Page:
By Michelle Hermans

A near death experience is something to experience when you are dying. Or is it? Frank Kolkman has designed the Outrospectre to help reduce death anxiety. This is a Virtual Reality installation that mimics an out of body experience to simulate death.

So how does it work? The ‘patient’ stands in front of a robotic head that is equipped with a 3D camera in each eye. The robot is mounted on a track, so it can move forward and backward. It mimics head movements in real time, so it feels as if you are looking around. This helps to simulate an outer body experience. A VR headset and microphones add to a dissociating experience by intensifying the feeling of displacement. A hammer taps the user’s chest every second, to mimic a heartbeat. This adds a more physical element to the experience. The end of the experience is quite a shock: a mirror at the end of the track confronts the user with an image of their robotic reflection. This helps to ‘get back in the real world’ and break the illusion that is said to be quite convincing. Four out of five people who have tested the experimental device have reported experiencing sensations of physically moving or being present in a different location.

‘If we began treating our anxieties surrounding death, it might mean the process of dying could become more comfortable.’ – Frank Kolkman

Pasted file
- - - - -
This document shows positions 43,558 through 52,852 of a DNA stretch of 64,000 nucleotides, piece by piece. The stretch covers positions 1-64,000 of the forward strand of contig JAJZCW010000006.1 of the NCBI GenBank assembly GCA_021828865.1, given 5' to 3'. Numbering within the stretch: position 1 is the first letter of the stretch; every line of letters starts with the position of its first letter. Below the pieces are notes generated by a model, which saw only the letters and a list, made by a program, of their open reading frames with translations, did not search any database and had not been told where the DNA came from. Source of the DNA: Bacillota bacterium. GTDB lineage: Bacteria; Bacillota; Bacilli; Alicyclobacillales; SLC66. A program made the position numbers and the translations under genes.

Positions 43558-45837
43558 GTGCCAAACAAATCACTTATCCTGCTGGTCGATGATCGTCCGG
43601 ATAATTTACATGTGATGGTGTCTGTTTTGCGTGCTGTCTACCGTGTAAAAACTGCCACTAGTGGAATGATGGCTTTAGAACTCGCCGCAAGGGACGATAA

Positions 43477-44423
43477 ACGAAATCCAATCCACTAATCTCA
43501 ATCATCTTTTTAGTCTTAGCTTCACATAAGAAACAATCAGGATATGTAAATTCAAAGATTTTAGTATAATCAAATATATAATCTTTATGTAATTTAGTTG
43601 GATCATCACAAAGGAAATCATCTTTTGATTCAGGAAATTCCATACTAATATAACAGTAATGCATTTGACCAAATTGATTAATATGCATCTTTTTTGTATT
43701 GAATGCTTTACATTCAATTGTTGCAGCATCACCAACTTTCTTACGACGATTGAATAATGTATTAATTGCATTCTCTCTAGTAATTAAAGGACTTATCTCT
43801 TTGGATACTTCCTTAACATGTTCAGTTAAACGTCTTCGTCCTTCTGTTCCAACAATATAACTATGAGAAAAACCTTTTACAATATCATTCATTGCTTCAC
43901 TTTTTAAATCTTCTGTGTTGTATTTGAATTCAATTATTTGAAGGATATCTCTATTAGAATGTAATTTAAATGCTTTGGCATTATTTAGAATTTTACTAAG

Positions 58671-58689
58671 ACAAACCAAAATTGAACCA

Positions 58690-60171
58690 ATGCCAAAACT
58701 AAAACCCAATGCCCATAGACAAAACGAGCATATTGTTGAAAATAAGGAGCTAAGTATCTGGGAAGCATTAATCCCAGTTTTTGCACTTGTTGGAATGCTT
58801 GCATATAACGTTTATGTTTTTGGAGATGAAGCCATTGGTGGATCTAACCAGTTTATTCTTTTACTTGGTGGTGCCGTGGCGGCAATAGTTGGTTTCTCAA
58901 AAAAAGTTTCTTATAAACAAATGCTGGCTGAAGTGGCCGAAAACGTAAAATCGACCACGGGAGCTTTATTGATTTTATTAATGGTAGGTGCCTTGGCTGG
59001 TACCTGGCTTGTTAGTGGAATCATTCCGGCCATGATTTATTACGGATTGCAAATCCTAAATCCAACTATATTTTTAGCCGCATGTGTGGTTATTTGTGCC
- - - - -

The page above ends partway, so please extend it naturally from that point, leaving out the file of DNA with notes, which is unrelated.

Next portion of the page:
Outrospectre is a proposal for experimenting with technology that can reduce fear of death by allowing them to live out the feeling of dying. This could be useful for people who are, for instance, terminally sick. Kolkman wants to inspire designers and to introduce a new culture of acceptance and openness about death in hospitals. Outrospectre is a real taboo-breaker in this way. The majority of people die in a care home or a hospital, which makes it a medical experience. Outrospectre helps to make the experience of dying more comfortable, which benefits, of course, the patient, but also and his or her relatives.

‘We believe the experience is most powerful when you are mentally aware of what is going on, and yet your senses are convincing you otherwise.’ – Frank Kolkman

The health sector is changing and a demand for personalized care is rising. The major efforts in health care are still mainly focused on keeping people alive, rather than improving quality of life. Doctors are trained to save and prolong our lives, not to tend to our demise. Research shows that sixty percent of doctors keep a treatment for a dying patient going for too long. However, a shift is visible. With a population that is aging and people having an increased life expectancy, a new conversation has started. Should people be able to choose their own moment and situation for death? Should rules regarding euthanasia be less strict? How would dying be less uncomfortable? Whatever the answers may be, the sure thing is that death is being viewed in a different perspective. With intimate technology becoming increasingly important in how to address psychological issues, such as fear of mortality, taboos are broken. Outrospectre is a perfect example of technology that is empathic and helps tackle big issues like death anxiety. I think the health ‘caresumer’ of the future would want to take control. Would you dare to confront your own mortality?